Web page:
Swallow  ;  but  on  trees  it  alights  with  facility,  clings  to  the 
twigs  with  firmness,  glides  among  the  foliage,  and  by  the  aid 
of  its  tenacious  grasp  and  ample  tail,  throws  itself  into  various 
and  always  graceful  postures,  as  it  searches  for  its  prey.  Its 
food  consists  of  coleopterous,  lepidopterous,  and  dipterous  in¬ 
sects,  in  procuring  which  it  must  visit  a  variety  of  places,  and 
very  much  of  hairy  caterpillars,  which  it  picks  from  among  the 
grass  and  heath,  where,  however,  it  cannot  search  by  walking, 
like  the  plover  or  curlew,  as  its  feet  are  too  short,  and  its  toes 
misplaced  for  such  a  purpose.  Yet  it  can  hobble  round  a  bush 
to  pick  the  worms  from  it,  as  well  as  cling  to  its  twigs.  44  The 
great  quantity  devoured  by  the  Cuckoos  in  a  short  space  of 
time, says  Mr  Weir,  44  is  truly  astonishing,  and  would  scarcely 
be  believed,  except  by  those  who  have  been  witnesses  to  the 
fact.  They  have  for  several  years  been  the  means  of  prevent¬ 
ing  the  gooseberry  bushes  in  my  garden  from  being  destroyed.” 



The  substances  which  I  have  usually  found  in  the  stomach 
of  the  Cuckoo  were  insects  of  various  kinds,  hairy  caterpillars, 
and  smooth  larvae  ;  but  I  have  also  found  in  it  vegetable  mat¬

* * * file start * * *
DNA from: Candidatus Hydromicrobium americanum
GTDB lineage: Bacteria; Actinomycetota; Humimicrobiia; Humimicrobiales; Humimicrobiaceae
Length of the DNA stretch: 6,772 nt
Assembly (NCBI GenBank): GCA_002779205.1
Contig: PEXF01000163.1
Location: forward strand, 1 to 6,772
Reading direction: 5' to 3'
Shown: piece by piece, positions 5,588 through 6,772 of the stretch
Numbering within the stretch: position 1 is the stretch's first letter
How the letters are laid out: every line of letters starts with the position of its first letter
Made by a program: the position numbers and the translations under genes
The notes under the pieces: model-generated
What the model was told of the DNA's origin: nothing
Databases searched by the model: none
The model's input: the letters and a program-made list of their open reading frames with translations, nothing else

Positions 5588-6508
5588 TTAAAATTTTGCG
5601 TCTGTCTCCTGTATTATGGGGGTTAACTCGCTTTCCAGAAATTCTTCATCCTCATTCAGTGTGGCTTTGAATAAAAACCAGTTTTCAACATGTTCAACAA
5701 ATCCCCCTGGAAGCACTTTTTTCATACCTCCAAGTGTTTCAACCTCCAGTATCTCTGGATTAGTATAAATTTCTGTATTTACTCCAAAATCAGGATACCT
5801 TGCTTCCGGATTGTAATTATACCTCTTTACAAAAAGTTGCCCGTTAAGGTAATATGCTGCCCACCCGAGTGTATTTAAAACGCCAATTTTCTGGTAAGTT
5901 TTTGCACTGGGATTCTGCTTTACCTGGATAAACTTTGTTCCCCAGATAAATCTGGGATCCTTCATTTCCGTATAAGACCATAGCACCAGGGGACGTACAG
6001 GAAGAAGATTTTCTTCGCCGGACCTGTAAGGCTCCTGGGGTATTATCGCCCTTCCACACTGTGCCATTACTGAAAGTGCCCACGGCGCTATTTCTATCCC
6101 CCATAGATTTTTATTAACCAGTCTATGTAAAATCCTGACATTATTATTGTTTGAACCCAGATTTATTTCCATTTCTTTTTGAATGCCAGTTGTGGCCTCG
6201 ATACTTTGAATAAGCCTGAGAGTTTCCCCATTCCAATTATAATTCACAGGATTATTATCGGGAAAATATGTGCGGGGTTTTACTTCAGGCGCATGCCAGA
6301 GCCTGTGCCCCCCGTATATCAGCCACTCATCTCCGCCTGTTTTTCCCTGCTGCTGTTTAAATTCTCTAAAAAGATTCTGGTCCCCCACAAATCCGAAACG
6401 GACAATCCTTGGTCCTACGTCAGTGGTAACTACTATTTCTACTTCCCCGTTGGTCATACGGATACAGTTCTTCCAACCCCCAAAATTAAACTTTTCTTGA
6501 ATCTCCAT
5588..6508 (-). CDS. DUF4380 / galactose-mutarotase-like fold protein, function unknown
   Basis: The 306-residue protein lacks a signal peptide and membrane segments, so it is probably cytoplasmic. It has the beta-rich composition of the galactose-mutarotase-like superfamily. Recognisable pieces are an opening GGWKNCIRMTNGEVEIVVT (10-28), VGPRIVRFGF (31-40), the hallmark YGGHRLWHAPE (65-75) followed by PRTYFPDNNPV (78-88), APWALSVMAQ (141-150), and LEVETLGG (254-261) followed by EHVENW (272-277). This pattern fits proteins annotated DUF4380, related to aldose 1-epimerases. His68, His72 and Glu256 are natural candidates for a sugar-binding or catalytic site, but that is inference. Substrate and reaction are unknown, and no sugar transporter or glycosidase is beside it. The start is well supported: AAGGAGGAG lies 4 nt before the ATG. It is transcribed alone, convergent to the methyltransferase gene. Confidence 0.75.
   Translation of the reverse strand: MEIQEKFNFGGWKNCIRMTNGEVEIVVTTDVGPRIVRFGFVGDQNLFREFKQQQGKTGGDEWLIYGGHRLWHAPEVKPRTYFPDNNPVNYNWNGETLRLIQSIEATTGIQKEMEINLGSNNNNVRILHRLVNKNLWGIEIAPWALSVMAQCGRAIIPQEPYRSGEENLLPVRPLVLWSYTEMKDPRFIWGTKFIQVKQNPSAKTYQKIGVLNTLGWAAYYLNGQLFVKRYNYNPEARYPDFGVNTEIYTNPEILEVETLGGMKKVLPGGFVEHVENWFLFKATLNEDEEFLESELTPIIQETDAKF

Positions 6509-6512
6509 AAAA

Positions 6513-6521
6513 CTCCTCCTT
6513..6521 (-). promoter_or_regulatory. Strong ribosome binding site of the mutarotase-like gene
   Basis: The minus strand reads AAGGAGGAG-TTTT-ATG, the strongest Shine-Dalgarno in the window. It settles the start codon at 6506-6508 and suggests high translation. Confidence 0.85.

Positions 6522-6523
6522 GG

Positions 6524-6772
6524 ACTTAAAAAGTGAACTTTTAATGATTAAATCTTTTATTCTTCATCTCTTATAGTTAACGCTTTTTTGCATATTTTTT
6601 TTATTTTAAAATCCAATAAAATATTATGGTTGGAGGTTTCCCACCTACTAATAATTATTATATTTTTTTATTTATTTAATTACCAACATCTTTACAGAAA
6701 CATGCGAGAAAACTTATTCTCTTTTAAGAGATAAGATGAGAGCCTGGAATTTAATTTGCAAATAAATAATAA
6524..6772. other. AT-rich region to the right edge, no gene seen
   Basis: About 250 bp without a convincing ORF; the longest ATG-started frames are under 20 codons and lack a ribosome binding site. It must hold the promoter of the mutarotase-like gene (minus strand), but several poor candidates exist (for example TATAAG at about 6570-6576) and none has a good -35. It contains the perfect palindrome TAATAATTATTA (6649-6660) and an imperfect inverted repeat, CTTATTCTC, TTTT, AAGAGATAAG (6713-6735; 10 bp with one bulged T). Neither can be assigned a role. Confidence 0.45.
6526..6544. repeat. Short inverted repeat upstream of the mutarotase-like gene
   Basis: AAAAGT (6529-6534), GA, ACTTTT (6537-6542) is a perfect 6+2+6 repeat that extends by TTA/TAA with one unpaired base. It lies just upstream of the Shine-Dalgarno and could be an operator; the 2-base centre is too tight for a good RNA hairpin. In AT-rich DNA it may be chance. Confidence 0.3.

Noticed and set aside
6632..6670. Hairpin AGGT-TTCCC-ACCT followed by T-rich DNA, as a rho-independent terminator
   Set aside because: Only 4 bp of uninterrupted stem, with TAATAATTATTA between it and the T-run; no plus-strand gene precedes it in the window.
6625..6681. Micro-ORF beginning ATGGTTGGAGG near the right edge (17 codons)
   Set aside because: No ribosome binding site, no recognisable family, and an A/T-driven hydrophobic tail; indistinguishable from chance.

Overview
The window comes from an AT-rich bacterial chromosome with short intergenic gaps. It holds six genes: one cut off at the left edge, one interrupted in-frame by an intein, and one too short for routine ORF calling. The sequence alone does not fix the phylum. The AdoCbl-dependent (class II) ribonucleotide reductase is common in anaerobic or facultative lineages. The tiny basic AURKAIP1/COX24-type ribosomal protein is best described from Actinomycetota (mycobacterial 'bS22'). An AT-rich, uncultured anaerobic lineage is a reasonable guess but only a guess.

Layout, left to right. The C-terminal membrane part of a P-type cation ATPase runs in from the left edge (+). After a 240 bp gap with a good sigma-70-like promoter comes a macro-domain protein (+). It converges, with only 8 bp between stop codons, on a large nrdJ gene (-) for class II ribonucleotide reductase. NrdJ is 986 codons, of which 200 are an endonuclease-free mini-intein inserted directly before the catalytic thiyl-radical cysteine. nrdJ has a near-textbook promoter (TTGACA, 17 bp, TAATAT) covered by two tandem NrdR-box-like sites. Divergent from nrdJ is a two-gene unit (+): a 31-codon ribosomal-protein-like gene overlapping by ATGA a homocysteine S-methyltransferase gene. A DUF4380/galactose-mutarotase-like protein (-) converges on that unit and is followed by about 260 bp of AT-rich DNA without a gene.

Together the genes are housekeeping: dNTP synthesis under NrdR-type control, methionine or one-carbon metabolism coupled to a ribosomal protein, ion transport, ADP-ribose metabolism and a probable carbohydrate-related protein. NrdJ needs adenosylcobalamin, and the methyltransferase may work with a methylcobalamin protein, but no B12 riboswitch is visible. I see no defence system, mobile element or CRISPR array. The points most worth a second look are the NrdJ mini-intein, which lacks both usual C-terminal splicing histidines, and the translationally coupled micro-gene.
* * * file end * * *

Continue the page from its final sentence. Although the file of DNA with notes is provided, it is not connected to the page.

ter.  Thus,  it  is  recorded  in  one  of  my  note-books  respecting 
a  male  examined  in  June  1836,  that  the  cuticular  lining  of  the 
stomach  is  “  smooth,  soft,  in  this  instance  without  hairs,  it 
being  filled  with  vegetable  fibres  and  blades  of  grasses.”  I  have 
never  met  with  a  fragment  of  the  elytra,  the  articulation  of  a 
limb,  or  any  other  hard  part  of  an  insect  in  the  intestines,  the 
contents  of  which  are  a  uniform  pulpy  and  impalpable  mass  of 
a  light  red  colour.  Of  course,  the  remains  of  insects  in  the 
stomach  must  be  thrown  up  in  pellets,  as  in  Hawks  and  Owls. 
Hairs  and  other  matters  I  have  several  times  found  in  so  great 
a  mass  as  to  distend  the  stomach  nearly  to  its  greatest  capacity. 
It  has  been  conjectured  that  the  Cuckoo  occasionally  feeds  on 
eggs,  especially  those  of  the  small  birds  in  the  nests  of  which 
it  deposits  its  own  ;  but  I  am  not  aware  of  its  having  been 
caught  in  the  act.  It  has  also  been  accused  of  eating  young 
birds,  but  no  one  has  found  bones  or  feathers  in  its  stomach.